Preliminary observations made by Georg HØYER, Head of Delegation, and Jari PIRJOLA, Head of Sub-delegation, of the European Committee for the Prevention of Torture and Inhuman or Degrading Treatment or Punishment (CPT) at the end of the CPT’s ad hoc visit to Greece (10 to 19 April 2018)
- The focus of the ad hoc visit was two-fold: on the one hand, the delegation looked into the treatment, living conditions and safeguards offered to civil and forensic patients in psychiatric establishments; on the other hand, it examined the situation of foreign nationals deprived of their liberty under aliens’ legislation. A list of the establishments visited is attached. (…)
- The delegation notes positively that, in most of the establishments visited, patients spoke well of staff, and that hardly any allegations of ill-treatment of patients by staff were received. In general, the delegation observed a caring attitude towards patients and a relaxed atmosphere, especially in those establishments in which patients generally enjoy a less confined environment. Nevertheless, the delegation received some isolated allegations of verbal abuse and disrespectful behaviour by staff. A clear message should be communicated to staff that such behaviour is unacceptable.
- Most of the establishments visited by the delegation are seriously understaffed. Given the strain that they are under, it is impressive to see the level of motivation and caring attitude demonstrated by staff during the visit. Careful consideration must be given to the management of resources in the current context of austerity: essential services, such as providing for vulnerable patients, cannot be taken care of properly given the current low staffing levels.
- One of the most serious findings during the visit concerns the widespread practice of excessive use of mechanical restraints. A combination of factors has converged to result in a situation which needs to be urgently reviewed. These factors include low staffing levels, a lack of appropriate training on restraints, a lack of strict criteria for the use of restraints in line with international standards, inappropriate restraints methods and inadequate or absent recording of the use of restraints. The delegation found no properly kept, dedicated register on restraints in use at the establishments visited. The delegation urges the Greek authorities to carry out a review of the use of mechanical restraints in all psychiatric establishments, including private institutions, with a view to bringing the policy and practice in line with the specific standards of the CPT. The delegation would like to be informed of the steps taken to review and improve the situation.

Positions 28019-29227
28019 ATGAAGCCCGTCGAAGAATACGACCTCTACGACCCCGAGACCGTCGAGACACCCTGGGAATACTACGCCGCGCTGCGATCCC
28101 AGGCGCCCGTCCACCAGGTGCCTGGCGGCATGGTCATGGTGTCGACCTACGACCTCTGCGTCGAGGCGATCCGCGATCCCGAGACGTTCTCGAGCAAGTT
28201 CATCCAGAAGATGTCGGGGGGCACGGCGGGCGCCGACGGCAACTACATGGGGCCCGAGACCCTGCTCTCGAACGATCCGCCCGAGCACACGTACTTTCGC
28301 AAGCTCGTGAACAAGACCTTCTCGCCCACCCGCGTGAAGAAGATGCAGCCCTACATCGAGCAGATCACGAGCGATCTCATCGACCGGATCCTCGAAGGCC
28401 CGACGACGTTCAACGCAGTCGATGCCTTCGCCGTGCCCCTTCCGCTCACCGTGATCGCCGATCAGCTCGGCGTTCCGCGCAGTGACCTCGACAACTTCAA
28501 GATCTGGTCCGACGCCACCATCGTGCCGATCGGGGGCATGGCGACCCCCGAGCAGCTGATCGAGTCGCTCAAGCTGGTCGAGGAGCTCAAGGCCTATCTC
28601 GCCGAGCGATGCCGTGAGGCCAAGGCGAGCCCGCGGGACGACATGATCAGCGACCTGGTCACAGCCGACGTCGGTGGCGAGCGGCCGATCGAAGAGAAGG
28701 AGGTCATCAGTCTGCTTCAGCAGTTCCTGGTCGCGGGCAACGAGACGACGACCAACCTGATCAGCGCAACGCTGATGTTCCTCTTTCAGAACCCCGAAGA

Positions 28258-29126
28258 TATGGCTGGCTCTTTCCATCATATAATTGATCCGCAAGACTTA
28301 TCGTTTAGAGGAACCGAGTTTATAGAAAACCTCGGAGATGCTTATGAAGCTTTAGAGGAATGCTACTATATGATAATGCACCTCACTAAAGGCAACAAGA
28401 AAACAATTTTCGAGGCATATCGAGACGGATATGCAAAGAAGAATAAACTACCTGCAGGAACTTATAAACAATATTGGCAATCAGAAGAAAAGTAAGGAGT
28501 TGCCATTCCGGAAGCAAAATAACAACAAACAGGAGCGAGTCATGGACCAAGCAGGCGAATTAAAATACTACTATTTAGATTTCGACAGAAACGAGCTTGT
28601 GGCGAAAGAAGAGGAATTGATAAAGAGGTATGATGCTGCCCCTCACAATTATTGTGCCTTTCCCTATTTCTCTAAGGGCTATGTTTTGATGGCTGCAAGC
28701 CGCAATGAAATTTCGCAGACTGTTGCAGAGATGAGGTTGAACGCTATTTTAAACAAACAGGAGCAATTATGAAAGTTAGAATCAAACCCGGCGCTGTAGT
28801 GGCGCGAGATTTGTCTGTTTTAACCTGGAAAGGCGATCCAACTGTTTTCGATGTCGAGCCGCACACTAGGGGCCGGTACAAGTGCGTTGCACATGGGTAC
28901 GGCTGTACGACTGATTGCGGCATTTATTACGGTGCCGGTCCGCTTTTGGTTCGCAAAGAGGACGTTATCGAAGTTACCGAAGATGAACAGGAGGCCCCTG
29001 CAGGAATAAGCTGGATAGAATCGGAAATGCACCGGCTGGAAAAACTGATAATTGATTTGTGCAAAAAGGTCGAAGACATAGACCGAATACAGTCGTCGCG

- Any review of the policy and practice regarding restraints should not come at the expense of the open regime conditions, which are one of the most positive aspects of the situation observed in a number of the establishments visited, particularly at Dromokaiteio Psychiatric Hospital and at the Psychiatric Unit at Sotiria General Hospital. In contrast, the absence of outdoor exercise for patients placed at the Psychiatric Unit in Evangelismos General Hospital, some of them there for months or even years, is unacceptable. The delegation requests that this situation be remedied as a matter of urgency.
- As regards material conditions, overcrowding at all three psychiatric units of general hospitals visited meant that patients’ beds are regularly placed in the corridor for extended periods. In particular, at Evangelismos Psychiatric Unit certain bedridden and/or restrained patients are accommodated in the corridor, some in diapers which are changed by staff in full view of others. This unacceptable situation must be urgently addressed. The delegation invokes Article 8, paragraph 5, of the European Convention for the Prevention of Inhuman or Degrading Treatment or Punishment (the Convention) and calls upon the Greek authorities to put an immediate stop to the practice, at the Psychiatric Unit of Evangelismos General Hospital, of placing people in need of intensive care and supervision in the corridor. Patients in need of restraint or requiring assistance as regards their hygiene needs should be cared for in hospital rooms, under close monitoring by staff, and under conditions which respect their privacy and dignity.
- Transfers of individuals by the police to an establishment for psychiatric assessment remain a problem, which the CPT has already pointed out previously. The police should not be the default transportation option for such cases. Persons with health-care needs should, primarily, be transported by health-care staff. As is borne out by interviews with patients, health-care staff and police officers themselves, the police are not the appropriate service to carry out such transfers. The delegation heard of the frequent use of tight, painful handcuffs, sometimes for extended transfers, lasting many hours, from remote locations. It also heard one allegation of excessive use of force by the police during such a transfer. In the delegation’s view, it is for the Ministry of Health to lead efforts to find a humane solution to this problem as a matter of priority.
- At the time of the visit, Korydallos Prison Psychiatric Hospital was still entirely under the responsibility of the Ministry of Justice, in spite of the 2009 law (n. 3772, Article 13) providing for its integration into the Greek national health services. The delegation would like to be informed of the timeline for completion of the transfer of responsibility for medical services at this establishment.